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The History of the Luxator and Trauma-Free Extractions


The History of the Luxator and Trauma-Free Extractions

Luxator P-Series Surgical Instruments“Luxator” comes from the verb luxate, which, in context of dentistry, means to loosen or dislodge a tooth from its socket. Directa Dental’s Luxator product range not only includes high-quality instruments that effectively elevate and cut the periodontal ligament before extraction but also prioritizes a trauma-free extraction—particularly for patients requiring subsequent implant placement.

Before the Luxator was created in 1975, dentists used elevators that relied on leverage from the surrounding tissues, which made surgical outcomes unpredictable and led to complications during exodontia. It was later discovered that by inserting a fine instrument into the periodontal space, the tooth could be removed from its socket by cutting off the ligaments that attach the tooth to the bone—a much less harmful process. After 6 years of testing multiple different steels and after 18 months of clinical trials, the Luxator was finalized. While it was originally available in only 4 varieties, there are 26 varieties available today, with different types of tapered blades that are expertly designed for specific purposes and regions of use.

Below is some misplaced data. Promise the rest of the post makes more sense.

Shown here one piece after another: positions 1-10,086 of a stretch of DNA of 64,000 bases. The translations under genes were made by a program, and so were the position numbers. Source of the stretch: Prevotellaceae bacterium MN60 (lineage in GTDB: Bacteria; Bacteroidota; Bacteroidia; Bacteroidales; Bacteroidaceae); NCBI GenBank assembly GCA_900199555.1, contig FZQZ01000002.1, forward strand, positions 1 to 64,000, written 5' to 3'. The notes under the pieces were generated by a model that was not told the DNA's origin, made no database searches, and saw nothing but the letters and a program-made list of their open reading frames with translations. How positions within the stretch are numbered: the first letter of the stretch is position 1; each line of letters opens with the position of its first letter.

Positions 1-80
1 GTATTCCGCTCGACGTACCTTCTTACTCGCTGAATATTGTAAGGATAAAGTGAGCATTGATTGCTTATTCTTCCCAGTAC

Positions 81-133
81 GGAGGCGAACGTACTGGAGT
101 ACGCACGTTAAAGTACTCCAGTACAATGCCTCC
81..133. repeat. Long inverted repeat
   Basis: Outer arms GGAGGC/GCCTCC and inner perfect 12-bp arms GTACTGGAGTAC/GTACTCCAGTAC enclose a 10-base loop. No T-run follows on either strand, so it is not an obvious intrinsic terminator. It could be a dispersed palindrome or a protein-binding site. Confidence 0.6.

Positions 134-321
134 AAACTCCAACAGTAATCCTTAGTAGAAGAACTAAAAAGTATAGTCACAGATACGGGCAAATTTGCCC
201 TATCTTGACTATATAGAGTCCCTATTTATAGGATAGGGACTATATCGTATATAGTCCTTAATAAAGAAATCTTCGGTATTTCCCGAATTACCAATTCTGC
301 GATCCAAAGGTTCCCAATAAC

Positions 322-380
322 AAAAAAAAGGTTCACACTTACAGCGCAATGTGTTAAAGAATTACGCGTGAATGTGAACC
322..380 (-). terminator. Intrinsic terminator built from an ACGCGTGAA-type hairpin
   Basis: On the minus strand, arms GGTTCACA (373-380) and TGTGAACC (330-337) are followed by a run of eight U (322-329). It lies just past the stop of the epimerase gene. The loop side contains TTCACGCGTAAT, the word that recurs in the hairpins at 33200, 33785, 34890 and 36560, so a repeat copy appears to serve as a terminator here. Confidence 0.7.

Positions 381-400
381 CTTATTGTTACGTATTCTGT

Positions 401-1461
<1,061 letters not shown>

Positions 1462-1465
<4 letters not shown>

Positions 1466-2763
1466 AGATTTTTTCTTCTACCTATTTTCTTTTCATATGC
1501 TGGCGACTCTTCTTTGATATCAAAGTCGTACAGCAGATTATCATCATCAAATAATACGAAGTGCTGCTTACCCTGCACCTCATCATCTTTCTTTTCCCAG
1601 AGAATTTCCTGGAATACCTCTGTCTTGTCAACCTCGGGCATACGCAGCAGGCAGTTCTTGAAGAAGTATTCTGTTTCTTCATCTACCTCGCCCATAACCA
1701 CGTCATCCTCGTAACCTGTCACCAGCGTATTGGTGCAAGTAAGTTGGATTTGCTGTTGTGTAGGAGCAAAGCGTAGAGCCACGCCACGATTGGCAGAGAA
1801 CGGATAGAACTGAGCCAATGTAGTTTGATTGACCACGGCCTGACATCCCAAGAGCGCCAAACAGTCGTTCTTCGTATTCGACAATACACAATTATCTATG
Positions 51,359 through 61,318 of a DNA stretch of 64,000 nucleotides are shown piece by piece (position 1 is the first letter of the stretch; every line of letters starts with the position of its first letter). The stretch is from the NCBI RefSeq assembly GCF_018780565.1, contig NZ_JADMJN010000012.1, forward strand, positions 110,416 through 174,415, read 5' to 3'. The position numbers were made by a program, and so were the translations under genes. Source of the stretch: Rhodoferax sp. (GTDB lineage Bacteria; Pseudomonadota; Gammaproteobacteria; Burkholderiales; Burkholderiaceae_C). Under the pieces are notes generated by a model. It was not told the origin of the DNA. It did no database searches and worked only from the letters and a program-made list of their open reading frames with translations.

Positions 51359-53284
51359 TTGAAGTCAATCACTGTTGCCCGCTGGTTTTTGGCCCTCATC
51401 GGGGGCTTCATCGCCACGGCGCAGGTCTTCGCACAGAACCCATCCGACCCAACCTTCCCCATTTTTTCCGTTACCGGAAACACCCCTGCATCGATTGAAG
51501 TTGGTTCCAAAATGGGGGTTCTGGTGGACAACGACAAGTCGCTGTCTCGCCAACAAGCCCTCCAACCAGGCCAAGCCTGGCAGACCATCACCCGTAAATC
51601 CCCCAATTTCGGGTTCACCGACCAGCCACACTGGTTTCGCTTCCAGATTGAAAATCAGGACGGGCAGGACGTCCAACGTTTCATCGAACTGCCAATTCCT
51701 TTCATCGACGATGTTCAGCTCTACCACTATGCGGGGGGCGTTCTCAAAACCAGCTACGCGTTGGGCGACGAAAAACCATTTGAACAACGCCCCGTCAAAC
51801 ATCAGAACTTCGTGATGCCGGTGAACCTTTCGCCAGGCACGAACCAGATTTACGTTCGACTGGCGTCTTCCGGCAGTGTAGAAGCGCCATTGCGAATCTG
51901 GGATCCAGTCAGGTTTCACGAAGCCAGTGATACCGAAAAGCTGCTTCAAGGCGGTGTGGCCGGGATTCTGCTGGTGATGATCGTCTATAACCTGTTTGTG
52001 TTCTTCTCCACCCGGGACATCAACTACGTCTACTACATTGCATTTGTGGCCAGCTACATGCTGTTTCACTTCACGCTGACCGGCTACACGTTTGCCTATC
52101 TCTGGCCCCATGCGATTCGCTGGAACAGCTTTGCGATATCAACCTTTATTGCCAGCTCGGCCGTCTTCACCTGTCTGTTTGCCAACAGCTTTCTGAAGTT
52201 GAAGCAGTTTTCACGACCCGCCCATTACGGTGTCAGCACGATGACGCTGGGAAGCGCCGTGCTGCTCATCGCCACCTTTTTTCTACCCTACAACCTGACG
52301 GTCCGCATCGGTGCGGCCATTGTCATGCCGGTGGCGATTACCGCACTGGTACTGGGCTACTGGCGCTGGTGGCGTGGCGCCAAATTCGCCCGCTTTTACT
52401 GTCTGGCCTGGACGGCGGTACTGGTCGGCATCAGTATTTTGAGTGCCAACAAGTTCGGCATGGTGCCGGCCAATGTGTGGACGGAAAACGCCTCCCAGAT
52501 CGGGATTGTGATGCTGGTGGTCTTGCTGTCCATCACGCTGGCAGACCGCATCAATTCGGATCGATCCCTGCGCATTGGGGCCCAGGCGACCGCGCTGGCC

Uniquely Designed for Increased Tactility

Offering the advantage of working with a penholder grip, the Luxator P-series instruments are thinner and sharper than the original Luxator instruments. Their increased tactility improves the user’s ability to probe the periodontal ligament space, and the shape and pen-like action provides effectiveness in achieving atraumatic and controlled extractions, without extensive effort and force. In addition, the titanium nitride-coated tips provide durability, require no sharpening, and ensure better access and effective cutting.

Understanding the importance of retaining as much bone as possible when extracting a tooth, Dr. Thomas Gilbert was impressed when he tried the Luxator P-series during his DPS product evaluation. “The luxators had such thin tips that they literally slid down next to the root/tooth surface to get a good pivot point to luxate the tooth to loosen it,” he noted. “It is the perfect solution to those tough extractions with broken roots or atraumatic extractions for implant placement.”

Check out the complete Luxator instrument collection at

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